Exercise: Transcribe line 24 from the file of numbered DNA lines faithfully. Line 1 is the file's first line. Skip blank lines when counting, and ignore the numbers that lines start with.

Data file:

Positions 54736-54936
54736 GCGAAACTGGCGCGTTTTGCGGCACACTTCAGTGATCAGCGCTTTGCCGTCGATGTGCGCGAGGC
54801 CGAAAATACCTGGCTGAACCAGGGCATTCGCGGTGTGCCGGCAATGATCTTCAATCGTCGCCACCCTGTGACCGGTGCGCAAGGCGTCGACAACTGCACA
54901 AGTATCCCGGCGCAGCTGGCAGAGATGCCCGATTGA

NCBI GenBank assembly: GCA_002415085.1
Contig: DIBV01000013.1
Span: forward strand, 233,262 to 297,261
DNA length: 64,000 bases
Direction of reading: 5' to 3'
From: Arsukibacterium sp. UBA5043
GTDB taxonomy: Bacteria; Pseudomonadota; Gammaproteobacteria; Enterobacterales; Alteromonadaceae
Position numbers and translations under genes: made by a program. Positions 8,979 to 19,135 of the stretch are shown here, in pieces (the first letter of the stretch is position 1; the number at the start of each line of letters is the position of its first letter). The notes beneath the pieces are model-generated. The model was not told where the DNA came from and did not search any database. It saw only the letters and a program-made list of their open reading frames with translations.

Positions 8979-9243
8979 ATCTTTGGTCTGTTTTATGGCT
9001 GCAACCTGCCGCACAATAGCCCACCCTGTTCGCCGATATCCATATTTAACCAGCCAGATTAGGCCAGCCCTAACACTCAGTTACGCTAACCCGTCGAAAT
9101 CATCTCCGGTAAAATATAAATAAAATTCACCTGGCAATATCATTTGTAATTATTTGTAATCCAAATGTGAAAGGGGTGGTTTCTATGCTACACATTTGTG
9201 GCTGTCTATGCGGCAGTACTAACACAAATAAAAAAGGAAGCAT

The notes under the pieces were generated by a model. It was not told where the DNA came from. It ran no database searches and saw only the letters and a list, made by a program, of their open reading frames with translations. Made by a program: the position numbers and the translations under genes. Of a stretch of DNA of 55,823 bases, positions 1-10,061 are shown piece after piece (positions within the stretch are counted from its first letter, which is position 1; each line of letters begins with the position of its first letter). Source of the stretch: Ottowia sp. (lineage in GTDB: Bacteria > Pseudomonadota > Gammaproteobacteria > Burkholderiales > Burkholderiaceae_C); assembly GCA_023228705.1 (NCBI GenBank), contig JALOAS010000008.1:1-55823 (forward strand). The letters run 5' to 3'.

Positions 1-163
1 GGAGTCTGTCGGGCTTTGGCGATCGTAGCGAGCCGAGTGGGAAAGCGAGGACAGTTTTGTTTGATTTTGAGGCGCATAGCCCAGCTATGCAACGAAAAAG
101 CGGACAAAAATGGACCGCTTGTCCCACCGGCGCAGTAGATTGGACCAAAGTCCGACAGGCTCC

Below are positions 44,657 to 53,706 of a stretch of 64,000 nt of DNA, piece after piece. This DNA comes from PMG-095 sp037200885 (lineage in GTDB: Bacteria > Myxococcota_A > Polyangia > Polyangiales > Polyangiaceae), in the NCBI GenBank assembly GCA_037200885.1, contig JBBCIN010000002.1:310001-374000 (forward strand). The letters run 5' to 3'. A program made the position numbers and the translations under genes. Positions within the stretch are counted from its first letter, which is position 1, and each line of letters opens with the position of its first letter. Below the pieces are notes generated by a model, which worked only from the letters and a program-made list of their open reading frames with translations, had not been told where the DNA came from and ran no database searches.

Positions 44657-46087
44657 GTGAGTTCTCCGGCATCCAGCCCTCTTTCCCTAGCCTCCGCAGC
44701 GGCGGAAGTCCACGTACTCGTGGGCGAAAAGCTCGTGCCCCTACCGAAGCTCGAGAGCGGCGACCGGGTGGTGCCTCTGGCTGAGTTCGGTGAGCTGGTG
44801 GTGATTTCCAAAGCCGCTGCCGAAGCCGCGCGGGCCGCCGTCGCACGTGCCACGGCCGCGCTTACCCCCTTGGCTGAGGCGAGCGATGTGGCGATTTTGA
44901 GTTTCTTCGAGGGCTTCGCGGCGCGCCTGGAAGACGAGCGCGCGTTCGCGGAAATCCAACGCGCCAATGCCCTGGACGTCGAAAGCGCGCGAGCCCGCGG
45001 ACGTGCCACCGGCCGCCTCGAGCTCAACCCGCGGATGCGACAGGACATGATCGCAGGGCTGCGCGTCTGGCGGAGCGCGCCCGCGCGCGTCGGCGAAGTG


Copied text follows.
44657 GTGAGTTCTCCGGCATCCAGCCCTCTTTCCCTAGCCTCCGCAGC